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TJB_Summer_19_Look Book

Prestige Promenade pearls and sweets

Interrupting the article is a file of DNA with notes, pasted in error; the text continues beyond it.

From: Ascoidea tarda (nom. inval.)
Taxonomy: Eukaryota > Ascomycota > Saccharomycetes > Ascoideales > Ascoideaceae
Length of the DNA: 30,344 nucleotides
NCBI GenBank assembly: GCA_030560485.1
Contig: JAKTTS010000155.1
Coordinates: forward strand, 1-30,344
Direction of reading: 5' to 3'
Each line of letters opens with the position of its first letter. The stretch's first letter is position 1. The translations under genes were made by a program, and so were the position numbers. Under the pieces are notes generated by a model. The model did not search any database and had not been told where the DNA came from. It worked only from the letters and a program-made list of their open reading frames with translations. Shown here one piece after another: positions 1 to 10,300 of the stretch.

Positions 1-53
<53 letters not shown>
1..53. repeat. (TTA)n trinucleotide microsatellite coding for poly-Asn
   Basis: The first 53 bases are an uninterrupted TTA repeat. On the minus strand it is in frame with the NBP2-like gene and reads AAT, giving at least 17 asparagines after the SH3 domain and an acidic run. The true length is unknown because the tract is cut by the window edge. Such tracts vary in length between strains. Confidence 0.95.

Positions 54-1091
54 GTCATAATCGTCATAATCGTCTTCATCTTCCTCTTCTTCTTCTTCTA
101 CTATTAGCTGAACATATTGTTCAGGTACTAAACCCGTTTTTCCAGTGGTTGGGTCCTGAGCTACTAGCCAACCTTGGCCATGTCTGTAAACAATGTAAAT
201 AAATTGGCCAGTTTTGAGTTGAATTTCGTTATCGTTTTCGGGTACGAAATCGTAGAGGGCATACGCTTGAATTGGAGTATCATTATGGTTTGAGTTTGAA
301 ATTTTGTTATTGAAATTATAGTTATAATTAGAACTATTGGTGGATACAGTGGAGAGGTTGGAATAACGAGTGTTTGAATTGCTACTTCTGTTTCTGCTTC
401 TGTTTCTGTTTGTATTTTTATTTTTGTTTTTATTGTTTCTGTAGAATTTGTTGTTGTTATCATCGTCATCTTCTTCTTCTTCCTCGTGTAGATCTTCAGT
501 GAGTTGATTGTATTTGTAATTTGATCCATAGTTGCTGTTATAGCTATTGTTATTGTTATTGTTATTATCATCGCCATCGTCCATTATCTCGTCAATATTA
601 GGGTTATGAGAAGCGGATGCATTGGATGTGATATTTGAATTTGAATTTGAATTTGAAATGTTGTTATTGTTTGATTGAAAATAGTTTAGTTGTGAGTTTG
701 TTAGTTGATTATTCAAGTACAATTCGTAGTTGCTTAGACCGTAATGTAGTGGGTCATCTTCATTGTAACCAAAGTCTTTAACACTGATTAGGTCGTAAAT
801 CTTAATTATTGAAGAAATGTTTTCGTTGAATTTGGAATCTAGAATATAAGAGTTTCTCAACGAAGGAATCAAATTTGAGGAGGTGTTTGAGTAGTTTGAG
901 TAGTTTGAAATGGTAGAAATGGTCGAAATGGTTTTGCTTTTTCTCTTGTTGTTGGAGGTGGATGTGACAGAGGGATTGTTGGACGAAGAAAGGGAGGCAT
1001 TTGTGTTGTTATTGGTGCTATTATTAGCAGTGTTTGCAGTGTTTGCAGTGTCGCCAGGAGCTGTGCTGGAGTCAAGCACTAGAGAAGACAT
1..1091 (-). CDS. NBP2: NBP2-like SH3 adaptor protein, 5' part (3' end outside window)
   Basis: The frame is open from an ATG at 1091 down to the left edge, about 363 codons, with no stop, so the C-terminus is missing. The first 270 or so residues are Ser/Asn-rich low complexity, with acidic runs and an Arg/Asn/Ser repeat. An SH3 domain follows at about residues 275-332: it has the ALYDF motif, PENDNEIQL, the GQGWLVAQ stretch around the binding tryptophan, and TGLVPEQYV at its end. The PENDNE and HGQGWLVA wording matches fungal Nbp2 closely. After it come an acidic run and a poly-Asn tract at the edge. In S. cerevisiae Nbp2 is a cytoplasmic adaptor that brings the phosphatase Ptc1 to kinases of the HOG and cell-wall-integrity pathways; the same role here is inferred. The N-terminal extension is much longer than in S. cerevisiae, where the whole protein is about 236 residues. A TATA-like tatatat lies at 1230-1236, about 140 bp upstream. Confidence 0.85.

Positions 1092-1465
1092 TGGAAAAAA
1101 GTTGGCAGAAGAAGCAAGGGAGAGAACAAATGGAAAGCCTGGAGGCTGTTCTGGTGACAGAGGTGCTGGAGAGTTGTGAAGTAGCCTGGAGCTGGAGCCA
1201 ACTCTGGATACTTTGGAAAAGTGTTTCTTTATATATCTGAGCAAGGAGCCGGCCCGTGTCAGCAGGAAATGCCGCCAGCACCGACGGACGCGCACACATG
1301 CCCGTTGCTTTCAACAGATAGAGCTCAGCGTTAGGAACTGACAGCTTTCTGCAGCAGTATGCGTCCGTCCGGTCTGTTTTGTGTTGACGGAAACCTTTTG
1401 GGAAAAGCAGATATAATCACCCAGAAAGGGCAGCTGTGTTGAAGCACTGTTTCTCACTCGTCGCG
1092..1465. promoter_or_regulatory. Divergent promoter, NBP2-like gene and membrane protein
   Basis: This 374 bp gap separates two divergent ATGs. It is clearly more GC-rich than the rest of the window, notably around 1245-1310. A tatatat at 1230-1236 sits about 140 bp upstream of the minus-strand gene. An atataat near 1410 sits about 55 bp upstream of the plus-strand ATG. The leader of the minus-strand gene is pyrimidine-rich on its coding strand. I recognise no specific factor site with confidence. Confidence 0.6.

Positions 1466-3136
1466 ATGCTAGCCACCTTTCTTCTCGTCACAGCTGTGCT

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44 www.thejewelrybook.com L e a r n H o w w o m e n S H o p D i f f e r e n t Ly o n r e ta i l Peter Smith Ann Landers reportedly said, "At every party there are two kinds of people—those who want to go home and those who don't. The trouble is, they are usually married to each other." Landers' observation is both funny and poignant, and when I read it, I am reminded of the parallels between partygoers and shoppers. But while we frequently break down shoppers into segments—self-pur- chasers, gift-buyers, Gen X'ers, Millennials, etc.—we talk less about women shoppers and men shoppers and the differences between the two. As with any attempt to group any generation or segment of people into absolutes, we must take care not to assume that everyone fits a given profile or label. It is, however, reason- able to note that there are fundamental con- trasts between men and women, and we will better serve them if we understand some of those differences. Unlike men, who prefer the safety of what I'll refer to as "neutral-ground stuff" (fea- tures, data points, etc.), women are drawn to storytelling over stats and facts. It's not that she doesn't want to know the essential details, but that's not what inspires her to make a purchase. She is much more inter- ested in how it will work in her life and what good might come to her and/or her loved ones by making the purchase. She wants an emotive connection with her salesperson, and because she is typically hard- wired to look out for the interests of others, she needs to understand why she should buy it for herself. She wants to know more about the brand, what good it is doing beyond mere commercial self-interest, and why the world will be a better place if she spends her money on this particular purchase. Marc Gobe wrote in his book Emotional Branding, "What is most important is that women feel that they are dealing with a real brand personality that stands for something meaningful on some level, not an amor- phous corporate entity." Telling a story about how other customers have used your product or brand will always have more impact than trying to persuade her with a boring list of mean- ingless facts or data points. Tell her, in however small a way, how it will make her day easier, her life better. Tell her how it will save her time or, better still, elevate an experience or connection. I was having dinner recently with a col- league, Jessica. I asked her what was most important to her when she was shopping. She responded, "I want it to be less trans- actional and more of an event. I want a personal connection, a reason to engage with a salesperson." If, like me, you have read Bridget Brennan's Why She Buys or Kit Yarrow's Decoding the New Consumer Mind, you will know that women need a reason to buy for themselves. In many instances, they bring a little guilt into the store, believing they ought to be buying for others, not themselves. One of my wife's pet- peeves is that we don't often enough give women permission to buy. Go ahead, give her permission and share more of your sto- ries and less of your stats. Peter Smith is president of Memoire and the au- thor of two books, Hiring Squirrels: 12-Essential Interview Questions To Uncover Great Retail Sales Talent and Sell Something: Principles and Perspectives for Engaged Retail Salespeople, both available in print and kindle on Amazon.com. He can be reached at dublinsmith@yahoo.com or on LinkedIn. Tell her, in however small a way, how a product will make her day easier, her life better. Tell her how it will save her time or, better still, elevate an experience or connection. By Peter Smith Learn How Women Shop Differently Understanding shopping habits of men versus women can help maximize sales.

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